Investment In Geothermal Industry Heating Up
With billions of dollars now moving into geothermal energy projects around the world, it is no longer a marginal business, meriting a second look by investors looking for a clean technology subsector with significant upside potential.
Though there are just two pure-play choices trading on US exchanges - Ormat Technologies and US Geothermal, there are a dozen combined in Canada, Australia, the UK and New Zealand.
What's more, large energy and utility companies are moving into the business, creating a widening array of collateral options for investors, who can also ride geothermal through ETFs.
“The industry is on the cusp of what could be an extraordinary growth period,” says Mark Taylor, an analyst covering this sector for New Energy Finance, a clean energy financial research firm.
Smart money appears to have noticed. In 2007, private equity firms invested more than $400 million in geothermal energy, which is derived fromhot water under the Earth's surface and can be used for space heating or generating electricity.
Warren Buffett's Berkshire Hathaway as well as leading investment houses, such as Goldman Sachs and Morgan Stanley have also invested in the sector.
Chevron, arguably the sector’s largest player, has been active since the 1970s and invested over $100 million last year to expand existing operations in Indonesia.
United Technologies’ subsidiary, UTC Power has also jumped in, to meet surging demand for turbines.
Last year, $3 billion was invested in disclosed deals in the sector; an increase of 183 percent from 2006, according to New Energy Finance.
Roughly half of the new investment is being spent in the US, and about half is being undertaken by foreigners with extensive geothermal experience, including Italians and Icelanders.
Investors have been rewarded. Both US Geothermal and Ormat have outperformed the S&P 500 over the last year, Ormat by more than 40%.
The strong growth is being driven by a number of factors. Broad climate change concerns are clearly a key. More specifically, though, is the trend of US states requiring that utilities derive more energy from green sources, says Karl Gawell, executive director of the Geothermal Energy Association.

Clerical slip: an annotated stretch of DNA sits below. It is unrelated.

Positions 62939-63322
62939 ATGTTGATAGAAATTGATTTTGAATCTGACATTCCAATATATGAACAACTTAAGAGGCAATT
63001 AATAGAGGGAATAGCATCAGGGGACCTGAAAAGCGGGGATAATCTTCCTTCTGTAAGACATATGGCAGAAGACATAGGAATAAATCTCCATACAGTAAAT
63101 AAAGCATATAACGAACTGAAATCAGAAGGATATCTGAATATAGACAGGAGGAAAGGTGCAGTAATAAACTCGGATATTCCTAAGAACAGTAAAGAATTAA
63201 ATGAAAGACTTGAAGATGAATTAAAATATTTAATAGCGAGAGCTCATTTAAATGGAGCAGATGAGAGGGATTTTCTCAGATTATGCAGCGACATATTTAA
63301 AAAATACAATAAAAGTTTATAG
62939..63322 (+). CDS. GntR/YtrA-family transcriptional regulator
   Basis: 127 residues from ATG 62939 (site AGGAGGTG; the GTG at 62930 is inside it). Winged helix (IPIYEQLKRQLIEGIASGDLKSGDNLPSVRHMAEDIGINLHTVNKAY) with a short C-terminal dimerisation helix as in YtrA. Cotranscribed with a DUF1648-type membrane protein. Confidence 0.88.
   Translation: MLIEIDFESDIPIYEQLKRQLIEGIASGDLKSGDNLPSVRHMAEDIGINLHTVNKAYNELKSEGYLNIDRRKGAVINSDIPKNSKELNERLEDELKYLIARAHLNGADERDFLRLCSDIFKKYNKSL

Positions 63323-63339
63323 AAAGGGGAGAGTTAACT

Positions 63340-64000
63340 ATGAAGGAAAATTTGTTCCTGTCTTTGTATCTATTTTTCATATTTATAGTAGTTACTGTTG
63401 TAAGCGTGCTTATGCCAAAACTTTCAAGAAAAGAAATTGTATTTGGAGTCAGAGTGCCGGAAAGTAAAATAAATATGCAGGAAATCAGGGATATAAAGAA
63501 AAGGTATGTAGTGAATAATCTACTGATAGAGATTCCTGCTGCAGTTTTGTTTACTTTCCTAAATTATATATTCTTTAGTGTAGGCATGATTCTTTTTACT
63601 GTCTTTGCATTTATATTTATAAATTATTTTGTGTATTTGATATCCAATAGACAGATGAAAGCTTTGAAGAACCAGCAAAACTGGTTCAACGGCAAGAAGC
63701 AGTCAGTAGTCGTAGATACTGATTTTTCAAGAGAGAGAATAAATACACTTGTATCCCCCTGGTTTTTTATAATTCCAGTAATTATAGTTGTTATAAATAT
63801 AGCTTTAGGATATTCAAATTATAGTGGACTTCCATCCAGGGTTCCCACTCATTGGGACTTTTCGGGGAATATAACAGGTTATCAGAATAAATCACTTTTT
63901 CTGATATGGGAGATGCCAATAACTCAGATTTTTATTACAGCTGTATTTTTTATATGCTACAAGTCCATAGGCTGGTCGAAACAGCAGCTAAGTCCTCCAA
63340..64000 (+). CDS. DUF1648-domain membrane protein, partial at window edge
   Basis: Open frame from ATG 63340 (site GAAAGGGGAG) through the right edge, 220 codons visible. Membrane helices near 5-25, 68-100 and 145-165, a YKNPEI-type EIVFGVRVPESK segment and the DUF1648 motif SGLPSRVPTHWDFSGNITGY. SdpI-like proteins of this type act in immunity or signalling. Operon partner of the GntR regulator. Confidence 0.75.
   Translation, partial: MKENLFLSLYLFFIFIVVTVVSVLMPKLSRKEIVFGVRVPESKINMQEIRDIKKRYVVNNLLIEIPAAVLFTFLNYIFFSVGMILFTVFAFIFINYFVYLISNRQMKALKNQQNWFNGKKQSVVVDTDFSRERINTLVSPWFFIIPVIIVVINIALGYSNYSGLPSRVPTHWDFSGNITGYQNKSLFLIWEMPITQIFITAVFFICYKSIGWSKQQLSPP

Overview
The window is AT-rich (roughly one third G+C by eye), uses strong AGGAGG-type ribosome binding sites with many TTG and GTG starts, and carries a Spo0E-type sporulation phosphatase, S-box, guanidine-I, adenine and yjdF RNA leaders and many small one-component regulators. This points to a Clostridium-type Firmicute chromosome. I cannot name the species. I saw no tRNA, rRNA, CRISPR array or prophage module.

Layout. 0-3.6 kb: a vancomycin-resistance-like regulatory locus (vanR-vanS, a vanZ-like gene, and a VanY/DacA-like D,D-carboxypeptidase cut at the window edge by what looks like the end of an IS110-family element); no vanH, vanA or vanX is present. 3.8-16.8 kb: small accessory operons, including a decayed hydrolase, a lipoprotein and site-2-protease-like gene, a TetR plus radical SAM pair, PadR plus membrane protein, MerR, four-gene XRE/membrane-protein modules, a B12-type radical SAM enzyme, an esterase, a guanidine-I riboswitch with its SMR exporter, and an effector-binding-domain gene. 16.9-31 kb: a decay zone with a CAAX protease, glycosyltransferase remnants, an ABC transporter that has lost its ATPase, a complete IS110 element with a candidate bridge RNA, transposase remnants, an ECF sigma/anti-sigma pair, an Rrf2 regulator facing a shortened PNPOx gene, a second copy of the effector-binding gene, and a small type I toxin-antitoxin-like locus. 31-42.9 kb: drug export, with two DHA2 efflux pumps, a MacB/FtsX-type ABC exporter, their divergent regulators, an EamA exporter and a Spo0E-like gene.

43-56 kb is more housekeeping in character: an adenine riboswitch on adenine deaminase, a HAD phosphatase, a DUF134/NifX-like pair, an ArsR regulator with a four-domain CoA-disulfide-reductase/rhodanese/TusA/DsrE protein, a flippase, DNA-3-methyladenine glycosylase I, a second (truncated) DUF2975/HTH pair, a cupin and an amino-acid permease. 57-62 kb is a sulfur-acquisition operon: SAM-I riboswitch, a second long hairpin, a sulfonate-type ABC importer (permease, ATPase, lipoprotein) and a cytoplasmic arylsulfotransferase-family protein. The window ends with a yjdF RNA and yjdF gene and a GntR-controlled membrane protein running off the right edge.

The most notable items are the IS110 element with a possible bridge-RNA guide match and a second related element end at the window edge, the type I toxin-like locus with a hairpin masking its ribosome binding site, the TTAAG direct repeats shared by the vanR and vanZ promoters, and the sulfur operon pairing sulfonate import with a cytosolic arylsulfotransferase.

The main investment driver, he says, is the recently-introduced US production tax credit, which at 2 cents per kilowatt hour for the first ten years, can account for a third of the cost of a project. Congress extended this renewable energy credit to the geothermal category for the first time in the 2005 energy bill.
The tax break makes geothermal comparable in price, and thus competitive, to wind energy, and is critical for the sector's sustained success, say experts.
“I am very bullish on the sector so long as the tax credit gets extended – then it should be smooth sailing for these guys,” says Alex Harbin, an analyst with Toll Cross Securities, referring to the five geothermal stocks listed on the Toronto exchange that he follows.
He is most bullish on US Geothermal – which has a partnership with Goldman Sachs - because it is the only one with an operational plant, even though at 15 megawatts it is a pygmy.
He also likes Nevada Geothermal, which has drilled impressive production wells but has yet to build its $76 million, 50 megawatt plant, which it is doing in a partnership with Morgan Stanley. (Harbin owns stock in U.S. Geothermal and Nevada Geothermal and his firm has done investment banking business with US Geothermal within the last 12 months.)
Buffet’s involvement in the sector is through MidAmerica Energy Holdings, which has a 50 percent stake in CalEnergy, a utility operating ten generating plants run in Southern California's Imperial Valley
Tapping The Future
CalEnergy is a large player in a fragmented market, according to analysis by Glitnir, a Nordic bank with a geothermal global niche focus, which also forecaast “considerable consolidation” in the coming years as cash-poor smaller players get absorbed.
That consolidation could be accompanied by significant growth, as investors and users become increasingly comfortable with the technology in a country with sizable resources.
Most of that is located in Oregon, Idaho, California and Nevada, where geothermal could account for 60 percent of the state’s electricity needs. Geothermal could satisfy 30 percent of Hawaii’s electricity needs.
The US Geological Survey estimates the US could generate 150,000 megawatts; technological advances could double this.
With 3,000 megawatts, the US already has roughly a third of the total global capacity. That's equivalent to just six standard-sized conventional power plants but enough to generate $1.8 billion in electricity sales.
Projects under development would double capacity, requiring $9.6 billion of additional investment, according to Glitnir. Another $22 billion would be needed to develop currently identified resources in the next ten years, which could increase electricity sales six-fold to $11 billion a year.
Harbin cautions that the “low-hanging fruit” of the most prospective property – much of it on public lands in the West – has already been snapped up by the first movers, making good finds harder to come by and more expensive to develop.